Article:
The Complainant asserts that BARRISOL is a world-leading brand in terms of sales and innovation in the stretch ceiling market since its creation in 1975 and that it has nearly one hundred registered trademarks throughout the world. The Complainant states that it has rights in the trademark that predates the registration of the disputed domain name and argues that that incorporating the trademark in its entirety renders the disputed domain name confusingly similar to its mark and the gTLD “.com” is not significant in the analysis of confusing similarity. The addition of the generic word “ceilings “ does not distinguish the disputed domain name from the mark as it describes the products marketed under its mark.
The Complainant contends that the Respondent has no rights or legitimate interests in the disputed domain name, and extends the following arguments: The Respondent is not known by the name BARRISOL. The USPTO search for the name BARRISOL shows the Complainant owns all trademarks under the name and none are in the name of Respondent. The Complainant believes that the Respondent has no other rights in the name BARRISOL. The Respondent is not related to its business and is not its authorized agent. The website operated under the disputed domain name resolves to a parking page offering links to competitors of the Complainant, this shows the Respondent does not use the disputed domain name for a bona fide offering of goods and services.
The Complainant submits that the disputed domain name has been registered in bad faith, as the Respondent could not have ignored the existence of the Complainant and its well-known trademark in the field of stretch ceilings as it was registered in the USA since 1990 and in France since 1975. Given its strong reputation in the BARRISOL mark for stretch ceilings it raises a prima facie presumption that the Respondent registered the domain name for selling it to the Complainant or its competitors. Further the use of the word ““ceilings”” by the Respondent’s indicates an intention to attract users for commercial gain to the Respondent’s site by creating a likely hood of confusion with Complainant’s mark.
The Complainant argues that the disputed domain name is being used in bad faith as Internet users are likely to be misdirected or attracted to the disputed domain name based on the Complainant’s trademark believing <barrisolceilings.com> is the Complainant’s official website. The Complainant further argues that the Respondent has registered the disputed domain name primarily for disrupting the business of a competitor and is targeting its main company and its single authorized distributor. The disputed domain name is being offered for sale to the general public and as its mark is being unfairly exploited the Complainant requests for transfer of the disputed domain name.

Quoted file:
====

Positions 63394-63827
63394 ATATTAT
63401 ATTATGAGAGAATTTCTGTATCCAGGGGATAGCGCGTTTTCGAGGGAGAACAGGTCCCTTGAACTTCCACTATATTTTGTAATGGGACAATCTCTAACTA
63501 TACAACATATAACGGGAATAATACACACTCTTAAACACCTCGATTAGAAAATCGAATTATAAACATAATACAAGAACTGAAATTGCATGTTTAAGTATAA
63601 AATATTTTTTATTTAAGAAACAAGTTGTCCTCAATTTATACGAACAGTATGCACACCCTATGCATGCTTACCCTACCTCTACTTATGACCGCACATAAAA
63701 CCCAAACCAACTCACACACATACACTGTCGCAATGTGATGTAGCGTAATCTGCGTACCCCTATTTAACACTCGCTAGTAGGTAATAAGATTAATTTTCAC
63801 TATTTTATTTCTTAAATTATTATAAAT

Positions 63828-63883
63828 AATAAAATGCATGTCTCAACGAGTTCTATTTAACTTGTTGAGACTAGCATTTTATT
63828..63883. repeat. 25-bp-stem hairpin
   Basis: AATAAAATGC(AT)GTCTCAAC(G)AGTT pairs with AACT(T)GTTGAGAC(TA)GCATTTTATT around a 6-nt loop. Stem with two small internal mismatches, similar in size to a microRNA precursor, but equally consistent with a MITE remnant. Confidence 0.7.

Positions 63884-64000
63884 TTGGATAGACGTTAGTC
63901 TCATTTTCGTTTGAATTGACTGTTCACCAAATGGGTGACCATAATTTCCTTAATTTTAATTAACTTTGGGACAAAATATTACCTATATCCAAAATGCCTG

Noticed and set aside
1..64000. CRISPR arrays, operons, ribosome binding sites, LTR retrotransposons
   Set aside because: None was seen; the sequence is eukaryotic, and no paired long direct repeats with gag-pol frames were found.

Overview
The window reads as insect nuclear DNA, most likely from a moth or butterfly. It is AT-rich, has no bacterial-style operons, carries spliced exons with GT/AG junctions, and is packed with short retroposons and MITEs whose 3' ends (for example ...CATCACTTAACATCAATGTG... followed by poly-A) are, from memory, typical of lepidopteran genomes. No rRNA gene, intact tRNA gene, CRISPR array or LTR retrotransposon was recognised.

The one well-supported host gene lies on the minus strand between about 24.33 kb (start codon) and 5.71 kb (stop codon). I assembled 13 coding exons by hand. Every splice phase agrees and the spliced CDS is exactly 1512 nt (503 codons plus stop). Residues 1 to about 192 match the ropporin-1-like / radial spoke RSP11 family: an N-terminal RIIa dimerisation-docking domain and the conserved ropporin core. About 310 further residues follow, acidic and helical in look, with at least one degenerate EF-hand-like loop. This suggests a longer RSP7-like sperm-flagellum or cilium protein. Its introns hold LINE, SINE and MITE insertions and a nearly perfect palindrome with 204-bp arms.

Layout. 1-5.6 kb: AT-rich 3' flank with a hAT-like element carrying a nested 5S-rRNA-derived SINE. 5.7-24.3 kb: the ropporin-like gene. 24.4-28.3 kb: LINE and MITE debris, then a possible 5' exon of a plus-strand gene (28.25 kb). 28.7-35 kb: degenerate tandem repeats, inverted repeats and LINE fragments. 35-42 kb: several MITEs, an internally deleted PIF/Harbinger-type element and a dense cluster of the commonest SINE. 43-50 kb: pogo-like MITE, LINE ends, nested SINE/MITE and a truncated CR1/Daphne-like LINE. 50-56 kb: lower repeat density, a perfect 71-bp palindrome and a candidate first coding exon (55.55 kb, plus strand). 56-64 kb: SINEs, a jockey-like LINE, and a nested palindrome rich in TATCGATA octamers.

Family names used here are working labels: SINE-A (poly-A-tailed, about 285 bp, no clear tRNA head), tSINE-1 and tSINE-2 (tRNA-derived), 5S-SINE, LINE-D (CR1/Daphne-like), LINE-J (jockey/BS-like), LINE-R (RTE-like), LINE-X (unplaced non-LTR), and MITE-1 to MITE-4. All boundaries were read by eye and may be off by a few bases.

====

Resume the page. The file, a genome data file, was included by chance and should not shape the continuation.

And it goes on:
The Respondent is Domain Hanger Sales and as per the Whois contact information the Respondent’s postal address is shown as a Post Box number in Philadelphia, Pennsylvania, USA. The Respondent did not file a formal response in the proceedings but there are two email communications on record from the Respondent.
The first one is dated July 25, 2012 and is addressed to the Complainant’s counsel. In that email the Respondent states that the domain name was purchased in good faith with the intention of using it as a public forum to talk about the Complainant’s stretch ceiling products. In the Respondent’s words ““….to talk about the wonderful ceilings that stretch and go back in place. This is such a new thing and I was thinking of giving it a place for people in the industry to find out about their needs for genuine and uncensored questions and answers”.
The Respondent goes on to state that research for the trademark “Barrisol Ceilings” showed ““there was none”” and that the Respondent did see via Google that the Complainant already had a website called ““Barrisol USA”” but wanted a place for the public to talk about the incredible stretch ceilings and did not think it was an infringement of any trademark. The Respondent concludes the email with the question: ““What is it you are seeking for me to do?””.
On August 18, 2012 a further email from the Respondent was sent to the Center in bid to settle the dispute. The email states that the Respondent’s email account was hacked and a Trojan horse virus was found and that someone was using the account and the Respondent was unable to read .pdf files until recently. Further the Respondent seems to state that he had contacted the Complainant’s counsel, Nappy to offer the transfer of the disputed domain name. The Respondent then mentions that the present email could be considered as his authorization to transfer the disputed domain name.